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  • CCPA in Europe for CETA speaking tour October 17, 2017
    On September 21, Canada and the European Union announced that the Comprehensive Economic and Trade Agreement (CETA), a controversial NAFTA-plus free trade deal initiated by the Harper government and signed by Prime Minister Trudeau in 2016, was now provisionally in force. In Europe, however, more than 20 countries have yet to officially ratify the deal, […]
    Canadian Centre for Policy Alternatives
  • Twelve year study of an inner-city neighbourhood October 12, 2017
    What does twelve years of community organizing look like for a North End Winnipeg neighbourhood?  Jessica Leigh survey's those years with the Dufferin community from a community development lens.  Read full report.
    Canadian Centre for Policy Alternatives
  • Losing your ID - even harder to recover when you have limited resources! October 10, 2017
    Ellen Smirl researched the barriers experienced by low-income Manitobans when faced with trying to replace lost, stolen, or never aquired idenfication forms. Read full report here.  
    Canadian Centre for Policy Alternatives
  • CCPA recommendations for a better North American trade model October 6, 2017
    The all-party House of Commons trade committee is consulting Canadians on their priorities for bilateral and trilateral North American trade in light of the current renegotiation of NAFTA. In the CCPA’s submission to this process, Scott Sinclair, Stuart Trew, and Hadrian Mertins-Kirkwood argue for a different kind of trading relationship that is inclusive, transformative, and […]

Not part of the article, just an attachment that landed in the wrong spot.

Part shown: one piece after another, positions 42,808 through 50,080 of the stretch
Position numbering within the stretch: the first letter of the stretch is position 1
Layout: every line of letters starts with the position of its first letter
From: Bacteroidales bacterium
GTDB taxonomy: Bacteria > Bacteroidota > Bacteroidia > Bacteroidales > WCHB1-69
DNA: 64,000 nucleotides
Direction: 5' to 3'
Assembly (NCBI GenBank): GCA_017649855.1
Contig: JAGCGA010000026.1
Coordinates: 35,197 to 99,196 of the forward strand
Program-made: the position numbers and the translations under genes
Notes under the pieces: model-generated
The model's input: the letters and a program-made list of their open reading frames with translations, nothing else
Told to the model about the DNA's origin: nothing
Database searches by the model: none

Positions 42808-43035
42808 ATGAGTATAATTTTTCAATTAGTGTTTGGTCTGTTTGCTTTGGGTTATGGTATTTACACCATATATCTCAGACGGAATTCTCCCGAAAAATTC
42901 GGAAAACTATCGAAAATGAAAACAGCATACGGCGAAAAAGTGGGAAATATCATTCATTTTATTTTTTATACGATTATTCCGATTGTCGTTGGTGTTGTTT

Canadian Centre for Policy Alternatives
  • Ontario’s fair wage policy needs to be refreshed September 28, 2017
    The Ontario government is consulting on ways to modernize the province’s fair wage policy, which sets standards for wages and working conditions for government contract workers such as building cleaners, security guards, building trades and construction workers. The fair wage policy hasn’t been updated since 1995, but the labour market has changed dramatically since then. […]
    Canadian Centre for Policy Alternatives
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The Progressive Economics Forum

EI Runs Out

The number of Canadians receiving Employment Insurance (EI) benefits plummeted in December. The drop of 40,100 was the largest monthly decrease in years.

One would anticipate some decline in the number of EI recipients as the job market begins to recover. But the magnitude of December’s decline suggests that, in addition to those former recipients who found work, many more simply ran out of benefits.

The Labour Force Survey indicates that employment decreased by 2,600 in December. Therefore, it seems unlikely that 40,100 EI recipients found jobs during that month. (The December edition of the Survey of Employment, Payrolls and Hours will not be released until next week.)

Chronology reinforces the concern about people running out of benefits in December. EI claims normally expire after a year, but provide less than a year of benefits. Therefore, many claims established during the worst of the economic crisis (the end of 2008 and early 2009) would have expired or been exhausted in December 2009.

Fewer than half (47.8 %) of unemployed Canadians received EI benefits in December (744,010 out of 1,555,800).

The federal government has recently made some modest but welcome improvements to EI benefits. Today’s numbers underscore the need for further enhancements as unemployment remains high in the wake of the economic crisis.

UPDATE (February 20): Quoted in The Hamilton Spectator

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